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April 27, 2007

Broken Ankle

I have eleven screws in my ankle; eleven titanium screws carefully inserted by a man whose grey hair spilled abundantly from his bird-like chest.

"Are you okay?" They asked me.

"I'm feeling a bit anxious because you guys seem to be rushing." I told them.

"Government cuts." The old bird-chested one said. They laughed as the heat ran up my arm and there was nothing more to remember.

A bone is hollow so a screw has to go all the way through and be lodged in both sides of its cross-sectional circumference. But the screw mustn't come out the other side of the bone, so they come in two millimeter increments.

"Don't worry about all the wires and stuff." The young doctor said, "They're in the table." He showed me the computer screen. "We use a portable x-ray machine in the operating theatre to check the work."

My right ankle and lower leg are riddled with metal; a plate runs up the outside of my leg.

He pointed to a long screw running right through the tibia and the smaller fibula, "Your interosseous membrane was ruptured. That long screw is holding it in place. We'll remove that later so it doesn't fracture your bones when you run; we'd leave it in if you were an old person."

"What about the other screws?" I asked him.

"We might remove the two screws protruding from the medial at the end of your tibia if they rub on your shoe." He said.

I awoke from the operation, pulled the oxygen mask from my face, and tried to get out of the bed.

"There's an old lady in the bed next to you!" The nurse told me.

"So what?" I thought.

The next day I read my notes from the operation and found that I had been verbally abusive when I had woken but had then been tearful and apologetic. Apparently that's normal.

The first day in hospital, the afternoon and evening following the operation, were very peaceful. The four other men in the ward sat quietly and watched television or stared blankly at the wall. Pills were not enough to satisfy my pain but the nurses were distracted so it was not until after midnight that I was given an injection of morphine.

Claire and I drove towards Glastonbury Tor on that sunny afternoon of 7th of April. As I looked up at that mammiform mound of Arthurian legend, Avalon, a tear slipped from my eye.

"All six of the waitresses are witches." Claire told me as she returned from ordering my jacket potato. "You'd like them."

Glastonbury is a small town filled with cafes and candle shops; it feels like Santa Cruz but more so. Enclosed courtyards surrounded by boutiques selling crystals and magic wands are encroached upon by the wooden decks of cafes jutting into the sun with hanging greenery and interwoven with footpaths inlaid with brightly colored stones.

We wandered across to the ruins of Glastonbury Abbey and walked through the main lancet arch reaching a hundred feet up and then, having collapsed at the top, appearing to be capped only by the sky. And we stood and kissed on the place where the high alter had been.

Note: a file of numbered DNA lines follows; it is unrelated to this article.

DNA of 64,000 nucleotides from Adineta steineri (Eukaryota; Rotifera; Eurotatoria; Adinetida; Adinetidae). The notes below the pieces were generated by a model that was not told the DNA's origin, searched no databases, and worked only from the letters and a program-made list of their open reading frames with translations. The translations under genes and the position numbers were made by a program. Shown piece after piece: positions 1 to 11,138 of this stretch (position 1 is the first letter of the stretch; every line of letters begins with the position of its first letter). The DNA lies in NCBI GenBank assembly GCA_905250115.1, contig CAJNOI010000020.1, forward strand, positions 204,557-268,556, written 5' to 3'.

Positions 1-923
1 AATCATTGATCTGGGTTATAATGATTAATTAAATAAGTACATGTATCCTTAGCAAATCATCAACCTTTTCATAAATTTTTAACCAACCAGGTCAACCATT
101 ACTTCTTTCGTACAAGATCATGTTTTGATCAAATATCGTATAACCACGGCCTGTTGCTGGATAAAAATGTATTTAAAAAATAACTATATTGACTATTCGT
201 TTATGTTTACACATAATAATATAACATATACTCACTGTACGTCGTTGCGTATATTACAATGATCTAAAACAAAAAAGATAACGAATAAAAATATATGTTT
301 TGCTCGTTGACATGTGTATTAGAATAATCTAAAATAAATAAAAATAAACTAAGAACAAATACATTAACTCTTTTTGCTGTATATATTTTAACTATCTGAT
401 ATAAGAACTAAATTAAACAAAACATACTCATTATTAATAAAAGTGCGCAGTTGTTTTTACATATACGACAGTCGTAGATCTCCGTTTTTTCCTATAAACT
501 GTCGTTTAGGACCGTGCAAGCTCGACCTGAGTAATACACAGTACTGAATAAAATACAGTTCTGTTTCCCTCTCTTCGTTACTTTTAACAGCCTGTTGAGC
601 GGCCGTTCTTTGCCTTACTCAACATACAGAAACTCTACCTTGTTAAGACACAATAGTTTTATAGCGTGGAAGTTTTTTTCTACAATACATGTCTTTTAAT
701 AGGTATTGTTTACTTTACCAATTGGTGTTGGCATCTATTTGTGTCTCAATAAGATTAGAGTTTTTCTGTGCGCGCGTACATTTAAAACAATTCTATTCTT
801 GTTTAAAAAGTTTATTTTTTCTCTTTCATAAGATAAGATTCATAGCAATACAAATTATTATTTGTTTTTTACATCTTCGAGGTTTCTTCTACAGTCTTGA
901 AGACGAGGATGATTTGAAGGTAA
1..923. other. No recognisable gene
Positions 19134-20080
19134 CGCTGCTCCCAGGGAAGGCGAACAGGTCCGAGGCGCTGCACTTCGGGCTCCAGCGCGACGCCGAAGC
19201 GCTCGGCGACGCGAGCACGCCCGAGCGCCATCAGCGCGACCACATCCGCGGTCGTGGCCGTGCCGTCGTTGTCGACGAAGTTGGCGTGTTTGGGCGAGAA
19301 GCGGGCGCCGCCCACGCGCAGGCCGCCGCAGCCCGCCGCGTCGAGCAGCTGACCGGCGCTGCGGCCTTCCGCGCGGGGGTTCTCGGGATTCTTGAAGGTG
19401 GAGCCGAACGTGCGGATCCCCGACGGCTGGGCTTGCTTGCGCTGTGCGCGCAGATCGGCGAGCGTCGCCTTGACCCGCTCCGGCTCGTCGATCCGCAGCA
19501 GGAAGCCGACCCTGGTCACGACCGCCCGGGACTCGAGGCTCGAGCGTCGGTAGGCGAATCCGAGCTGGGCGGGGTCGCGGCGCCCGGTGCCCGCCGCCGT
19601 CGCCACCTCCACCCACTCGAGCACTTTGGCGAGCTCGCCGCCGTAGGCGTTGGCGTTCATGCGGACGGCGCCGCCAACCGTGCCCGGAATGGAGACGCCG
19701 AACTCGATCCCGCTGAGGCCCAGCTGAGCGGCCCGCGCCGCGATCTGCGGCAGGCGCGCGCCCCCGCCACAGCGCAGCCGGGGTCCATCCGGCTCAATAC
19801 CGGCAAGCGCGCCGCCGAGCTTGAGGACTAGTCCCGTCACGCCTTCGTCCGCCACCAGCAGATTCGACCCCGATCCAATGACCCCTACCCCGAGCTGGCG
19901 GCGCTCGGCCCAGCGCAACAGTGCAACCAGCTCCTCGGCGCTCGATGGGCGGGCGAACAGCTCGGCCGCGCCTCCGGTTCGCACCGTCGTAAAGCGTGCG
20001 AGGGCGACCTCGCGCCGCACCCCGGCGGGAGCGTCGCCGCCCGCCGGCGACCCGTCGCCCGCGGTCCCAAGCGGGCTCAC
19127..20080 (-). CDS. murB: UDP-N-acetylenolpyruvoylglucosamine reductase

I climbed an evergreen oak and waited for Claire but she did not come, having climbed her own tree. I decided to jump six feet to the ground from a vee in the rough branches. I felt unsure about landing on a slope but jumped anyway.

As I landed, I watched my right leg, which was further up the slope, take most of my weight. I saw my foot roll effortlessly outward and find a bizarre position at right angles to my ankle. As I lay on the ground and tried to lift my foot, I could feel my leg flop and grind. I waited for Claire to come. While she called an ambulance I called Carol and my mum and I cried. My tears were not about my leg; there was so much more to cry about.

"What's the big bone called?" The male paramedic asked the female one.

I began to laugh and I felt so calm and happy even though my leg was probably broken and I laughed even though I hadn't taken gas and air.

I sat on the stretcher in the ambulance and felt grateful that I was being taken care of so well. Through the back window I could see Claire driving my car and talking on the phone. I worked on getting my pulse below forty and talked with the female paramedic about how she could invent stuff to use in ambulances.

I didn't take any painkillers after breaking my leg in the afternoon until the evening when around midnight the aching became so deep and incessant that I began to cry again. That night I was dragged and pushed up the narrow stairs of the guest house, belonging to Claire's uncle and aunt, and managed to sleep with the help of pills.

My ankle was broken for twelve days before I saw a surgeon in Brighton, where I live; it was broken for sixteen days before I had an operation. If I did it again, I would return from my weekend away and take my leg in its temporary cast to Accident and Emergency in Brighton. That's how the system works: A&E comes first.

I've had a great experience with state medicine; it's quicker than private for fractures. I'm pleased to have escaped the specialist in Yeovil Hospital, where the ambulance took me, who thought that it was unlikely that I'd need an operation and had my foot set with my toes down, two decisions that would most likely have left me permanently disabled.

I'm sitting in the window of Carol's apartment in Tunbridge Wells, looking out at the layers of green on the common undulating with the wind. I'm grateful to Carol and Claire for caring for me and to Trevor for his osteopathic treatment and to everyone who has sent me love and good wishes.

"You use the written word so well." — Trevor (Brighton, UK)


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